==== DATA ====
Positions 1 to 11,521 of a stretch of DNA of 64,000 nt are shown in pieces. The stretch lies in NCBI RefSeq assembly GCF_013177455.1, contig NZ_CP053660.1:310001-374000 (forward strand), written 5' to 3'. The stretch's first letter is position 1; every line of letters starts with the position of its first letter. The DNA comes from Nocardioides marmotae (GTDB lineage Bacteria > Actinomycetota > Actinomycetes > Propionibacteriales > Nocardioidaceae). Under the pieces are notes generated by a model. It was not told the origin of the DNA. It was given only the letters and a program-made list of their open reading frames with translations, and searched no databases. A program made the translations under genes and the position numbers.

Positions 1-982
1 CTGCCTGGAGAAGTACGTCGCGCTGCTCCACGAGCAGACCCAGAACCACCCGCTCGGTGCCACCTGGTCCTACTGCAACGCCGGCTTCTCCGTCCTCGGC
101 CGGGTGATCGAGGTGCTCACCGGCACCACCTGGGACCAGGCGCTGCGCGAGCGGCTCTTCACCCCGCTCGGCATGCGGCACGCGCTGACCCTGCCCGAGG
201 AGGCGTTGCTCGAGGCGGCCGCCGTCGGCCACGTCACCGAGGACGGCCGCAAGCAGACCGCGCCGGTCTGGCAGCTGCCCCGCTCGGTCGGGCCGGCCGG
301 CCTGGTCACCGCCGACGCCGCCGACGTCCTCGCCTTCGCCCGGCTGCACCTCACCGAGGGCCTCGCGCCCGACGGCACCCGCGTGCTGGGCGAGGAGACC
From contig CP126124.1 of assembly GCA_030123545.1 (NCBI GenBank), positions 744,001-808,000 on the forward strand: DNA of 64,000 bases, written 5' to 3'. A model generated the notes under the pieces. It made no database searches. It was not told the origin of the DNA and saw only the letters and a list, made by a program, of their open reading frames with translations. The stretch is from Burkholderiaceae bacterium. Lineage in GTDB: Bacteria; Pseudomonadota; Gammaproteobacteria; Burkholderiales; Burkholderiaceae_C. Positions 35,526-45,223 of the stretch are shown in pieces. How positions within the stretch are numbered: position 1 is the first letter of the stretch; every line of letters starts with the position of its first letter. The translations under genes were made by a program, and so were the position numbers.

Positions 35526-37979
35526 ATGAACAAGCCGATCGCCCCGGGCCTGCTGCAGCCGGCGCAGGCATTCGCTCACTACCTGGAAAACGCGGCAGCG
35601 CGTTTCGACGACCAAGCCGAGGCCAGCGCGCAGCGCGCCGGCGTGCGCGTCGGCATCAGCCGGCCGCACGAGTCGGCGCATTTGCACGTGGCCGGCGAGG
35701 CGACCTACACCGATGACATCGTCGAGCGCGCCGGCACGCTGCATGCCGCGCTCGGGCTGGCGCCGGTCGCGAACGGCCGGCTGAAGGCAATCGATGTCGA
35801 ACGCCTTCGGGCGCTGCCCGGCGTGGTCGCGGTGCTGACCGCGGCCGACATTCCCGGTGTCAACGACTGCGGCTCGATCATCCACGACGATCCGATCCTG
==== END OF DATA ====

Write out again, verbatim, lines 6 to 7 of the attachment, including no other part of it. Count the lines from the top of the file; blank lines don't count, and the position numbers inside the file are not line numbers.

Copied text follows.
301 CCTGGTCACCGCCGACGCCGCCGACGTCCTCGCCTTCGCCCGGCTGCACCTCACCGAGGGCCTCGCGCCCGACGGCACCCGCGTGCTGGGCGAGGAGACC
From contig CP126124.1 of assembly GCA_030123545.1 (NCBI GenBank), positions 744,001-808,000 on the forward strand: DNA of 64,000 bases, written 5' to 3'. A model generated the notes under the pieces. It made no database searches. It was not told the origin of the DNA and saw only the letters and a list, made by a program, of their open reading frames with translations. The stretch is from Burkholderiaceae bacterium. Lineage in GTDB: Bacteria; Pseudomonadota; Gammaproteobacteria; Burkholderiales; Burkholderiaceae_C. Positions 35,526-45,223 of the stretch are shown in pieces. How positions within the stretch are numbered: position 1 is the first letter of the stretch; every line of letters starts with the position of its first letter. The translations under genes were made by a program, and so were the position numbers.